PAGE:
It's World Series time, which means it's time to talk about physics and baseball once again.    This season, among other things, we've covered the farthest homerun ever hit and how fast a pitcher really can throw (1) and today we're going to cover the curveball.   But that's more that just physics, it's also vision.

So when you are watching this week, you may wonder whose curveball breaks harder,  the Yankees' A.J. Burnett or the Phillies' Cole Hamels.   The answer will be a disappointing neither.  Some of it is a trick of the eye.

First, what is a curve ball?   A fastball in baseball has back spin, which gives it pretty recognizable aerodynamics while coming at the batter, but a curveball, due to its grip, has a diagonal spin.  You might think it's a great idea - and it is - but it has its dangers.    A curveball in a bad location, with its greater topspin, can have terrific backspin if hit.


Let's revisit the Magnus effect and why it makes a curveball do cool things.  The backspin of  a fastball creates a high-pressure zone in the air ahead of and under the baseball due to the baseball's raised seams.    The topspin of a curveball creates a high-pressure zone on top of the ball, which deflects the ball downward in flight, which combined with the awesome power of gravity, gives the ball more of a drop.

                 Magnus Force
   Velocity           Drag
                   Spinning ball

But how much is that break really?

It depends.   Debate on the 'illusion' aspect of the curveball has been evident since science has been able to look at vision and thrown balls.   In 1949, Sikorsky aero engineer Ralph B. Lightfoot   used wind tunnel tests to show that a curve ball does actually curve but it is not as dramatic (up to 20 inches) as players actually think it is.   That's because of the way our brain processes a spinning object.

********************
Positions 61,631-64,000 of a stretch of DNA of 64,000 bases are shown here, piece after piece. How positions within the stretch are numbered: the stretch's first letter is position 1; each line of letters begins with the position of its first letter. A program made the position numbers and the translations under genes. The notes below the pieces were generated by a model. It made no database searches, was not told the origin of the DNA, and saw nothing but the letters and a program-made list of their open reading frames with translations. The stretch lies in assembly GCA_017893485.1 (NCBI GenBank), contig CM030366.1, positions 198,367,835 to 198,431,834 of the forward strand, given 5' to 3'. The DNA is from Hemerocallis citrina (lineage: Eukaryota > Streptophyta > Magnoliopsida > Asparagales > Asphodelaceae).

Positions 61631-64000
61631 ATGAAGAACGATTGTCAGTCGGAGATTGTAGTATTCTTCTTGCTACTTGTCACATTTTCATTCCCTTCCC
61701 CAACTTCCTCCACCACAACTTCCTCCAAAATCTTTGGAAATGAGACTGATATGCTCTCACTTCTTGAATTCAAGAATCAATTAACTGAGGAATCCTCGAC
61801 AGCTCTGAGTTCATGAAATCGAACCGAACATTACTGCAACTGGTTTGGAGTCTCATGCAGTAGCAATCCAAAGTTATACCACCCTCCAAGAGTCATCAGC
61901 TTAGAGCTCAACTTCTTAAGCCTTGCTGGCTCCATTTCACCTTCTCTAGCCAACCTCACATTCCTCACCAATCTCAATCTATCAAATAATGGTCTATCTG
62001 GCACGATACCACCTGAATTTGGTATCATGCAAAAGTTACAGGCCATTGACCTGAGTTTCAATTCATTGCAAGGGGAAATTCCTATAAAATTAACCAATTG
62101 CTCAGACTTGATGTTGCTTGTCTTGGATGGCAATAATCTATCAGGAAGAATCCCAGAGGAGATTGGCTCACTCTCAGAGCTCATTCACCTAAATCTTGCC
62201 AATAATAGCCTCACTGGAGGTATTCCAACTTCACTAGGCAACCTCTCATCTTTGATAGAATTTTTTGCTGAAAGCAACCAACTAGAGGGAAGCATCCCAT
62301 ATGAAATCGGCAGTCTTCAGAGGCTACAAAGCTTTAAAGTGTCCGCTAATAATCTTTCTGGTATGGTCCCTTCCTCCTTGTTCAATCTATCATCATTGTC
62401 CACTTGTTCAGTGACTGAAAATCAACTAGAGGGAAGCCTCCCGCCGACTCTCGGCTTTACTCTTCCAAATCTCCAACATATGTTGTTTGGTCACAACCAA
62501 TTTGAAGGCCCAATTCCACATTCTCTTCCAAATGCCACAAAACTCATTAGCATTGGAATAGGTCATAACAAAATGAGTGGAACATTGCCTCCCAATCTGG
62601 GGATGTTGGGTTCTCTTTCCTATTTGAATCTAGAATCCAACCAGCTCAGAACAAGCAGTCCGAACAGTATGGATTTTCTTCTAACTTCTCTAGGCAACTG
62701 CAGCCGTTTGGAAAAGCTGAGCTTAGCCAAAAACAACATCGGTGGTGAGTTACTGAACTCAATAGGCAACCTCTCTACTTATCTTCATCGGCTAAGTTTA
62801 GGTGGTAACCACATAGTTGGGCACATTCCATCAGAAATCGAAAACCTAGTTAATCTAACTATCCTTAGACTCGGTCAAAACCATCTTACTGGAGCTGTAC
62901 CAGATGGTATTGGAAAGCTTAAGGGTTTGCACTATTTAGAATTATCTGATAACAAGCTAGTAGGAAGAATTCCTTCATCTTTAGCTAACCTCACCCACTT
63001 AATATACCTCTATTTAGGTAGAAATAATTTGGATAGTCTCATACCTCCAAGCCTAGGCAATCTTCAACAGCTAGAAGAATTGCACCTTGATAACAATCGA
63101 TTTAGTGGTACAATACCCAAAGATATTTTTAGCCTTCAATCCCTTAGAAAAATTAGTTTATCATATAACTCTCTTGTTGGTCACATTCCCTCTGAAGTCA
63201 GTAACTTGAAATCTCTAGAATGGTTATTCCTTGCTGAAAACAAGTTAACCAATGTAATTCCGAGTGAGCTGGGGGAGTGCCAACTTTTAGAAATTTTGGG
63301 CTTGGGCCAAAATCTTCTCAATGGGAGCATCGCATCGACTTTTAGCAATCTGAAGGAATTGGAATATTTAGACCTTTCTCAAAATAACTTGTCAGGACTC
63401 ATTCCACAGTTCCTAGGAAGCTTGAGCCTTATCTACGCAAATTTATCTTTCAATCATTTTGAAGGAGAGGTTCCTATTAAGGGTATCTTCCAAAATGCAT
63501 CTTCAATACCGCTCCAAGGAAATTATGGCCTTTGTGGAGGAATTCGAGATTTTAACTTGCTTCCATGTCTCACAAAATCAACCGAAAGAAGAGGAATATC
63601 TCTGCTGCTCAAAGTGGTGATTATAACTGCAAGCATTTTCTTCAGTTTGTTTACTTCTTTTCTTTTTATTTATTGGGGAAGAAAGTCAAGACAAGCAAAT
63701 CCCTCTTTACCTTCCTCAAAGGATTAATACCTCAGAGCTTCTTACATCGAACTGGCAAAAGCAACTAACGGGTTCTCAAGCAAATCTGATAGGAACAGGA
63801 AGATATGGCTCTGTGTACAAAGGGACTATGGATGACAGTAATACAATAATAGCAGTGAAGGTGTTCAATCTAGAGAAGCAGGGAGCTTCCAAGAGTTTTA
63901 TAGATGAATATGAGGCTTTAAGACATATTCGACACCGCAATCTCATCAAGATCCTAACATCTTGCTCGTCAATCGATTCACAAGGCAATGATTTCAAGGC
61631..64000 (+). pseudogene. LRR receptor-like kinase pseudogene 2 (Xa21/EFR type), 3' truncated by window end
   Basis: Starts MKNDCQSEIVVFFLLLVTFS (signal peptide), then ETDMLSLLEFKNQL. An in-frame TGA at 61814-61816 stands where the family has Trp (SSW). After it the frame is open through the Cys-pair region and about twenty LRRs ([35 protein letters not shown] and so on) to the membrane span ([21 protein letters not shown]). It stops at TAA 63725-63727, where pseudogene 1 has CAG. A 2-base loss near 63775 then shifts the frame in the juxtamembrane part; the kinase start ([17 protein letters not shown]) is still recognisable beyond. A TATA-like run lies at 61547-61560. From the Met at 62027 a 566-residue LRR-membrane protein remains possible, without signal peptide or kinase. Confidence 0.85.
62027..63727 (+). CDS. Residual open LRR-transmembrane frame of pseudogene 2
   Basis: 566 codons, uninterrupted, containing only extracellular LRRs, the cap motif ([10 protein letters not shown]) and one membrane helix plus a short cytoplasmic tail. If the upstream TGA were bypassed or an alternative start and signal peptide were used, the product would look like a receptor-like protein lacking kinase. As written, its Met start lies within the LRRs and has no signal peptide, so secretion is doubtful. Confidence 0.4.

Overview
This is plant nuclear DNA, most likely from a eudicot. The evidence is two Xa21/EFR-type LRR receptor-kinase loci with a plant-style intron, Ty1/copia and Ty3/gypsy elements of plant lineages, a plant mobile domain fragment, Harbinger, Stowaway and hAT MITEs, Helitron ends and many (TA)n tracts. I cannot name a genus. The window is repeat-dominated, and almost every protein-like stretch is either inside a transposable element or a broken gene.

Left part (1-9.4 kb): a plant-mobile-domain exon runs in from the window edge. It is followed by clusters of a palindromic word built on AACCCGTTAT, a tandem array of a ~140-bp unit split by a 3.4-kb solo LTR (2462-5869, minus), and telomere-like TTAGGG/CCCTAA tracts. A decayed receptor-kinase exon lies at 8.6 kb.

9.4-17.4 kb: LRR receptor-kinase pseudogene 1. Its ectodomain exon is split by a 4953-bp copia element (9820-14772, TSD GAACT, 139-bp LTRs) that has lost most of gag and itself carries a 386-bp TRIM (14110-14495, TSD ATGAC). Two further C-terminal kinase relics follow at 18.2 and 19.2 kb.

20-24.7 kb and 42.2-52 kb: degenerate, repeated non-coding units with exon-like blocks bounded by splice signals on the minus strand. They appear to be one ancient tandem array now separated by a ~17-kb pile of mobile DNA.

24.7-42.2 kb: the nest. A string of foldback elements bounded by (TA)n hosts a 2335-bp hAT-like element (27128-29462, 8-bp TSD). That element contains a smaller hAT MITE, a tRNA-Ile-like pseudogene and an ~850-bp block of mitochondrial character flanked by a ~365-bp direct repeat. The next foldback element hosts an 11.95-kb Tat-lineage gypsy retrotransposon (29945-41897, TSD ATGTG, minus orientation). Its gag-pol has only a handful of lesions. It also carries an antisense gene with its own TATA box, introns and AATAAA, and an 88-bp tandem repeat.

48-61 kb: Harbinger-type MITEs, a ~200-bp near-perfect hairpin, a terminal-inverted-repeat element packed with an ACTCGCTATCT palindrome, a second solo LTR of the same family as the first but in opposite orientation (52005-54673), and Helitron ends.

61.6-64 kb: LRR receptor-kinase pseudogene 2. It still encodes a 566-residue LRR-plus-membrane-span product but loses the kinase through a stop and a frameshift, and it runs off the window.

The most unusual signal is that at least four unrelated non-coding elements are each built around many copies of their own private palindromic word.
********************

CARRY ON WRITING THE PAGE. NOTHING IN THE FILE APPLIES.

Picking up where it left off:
When we view a spinning object directly its motion is interpreted correctly by our brains.   But as the Magnus effect causes the trajectory of a baseball to move from the center of our vision to our peripheral vision, the effect is exaggerated.

Zhong-Lin Lu, professor of cognitive neuroscience at USC, along with Emily Knight and Robert Ennis and Arthur Shapiro, associate professor of psychology at American University, developed a simple visual demo that won the Best Visual Illusion of the Year prize at the 2009 Vision Sciences meeting and it demonstrates that a curveball's break is, at least in part, an  effect is due to the batter being forced to switch between peripheral vision and central vision during a swing.

When you watch the ball directly it falls vertically but, as they write, if you focus on the blue dot and use your peripheral vision to detect the spinning object, it appears to fall at an angle.  If you shift your gaze during its fall, it appears to 'break'.

Give it a try at


(1) And Happy Haitians and why so many homeruns are being hit at the new Yankee Stadium and more.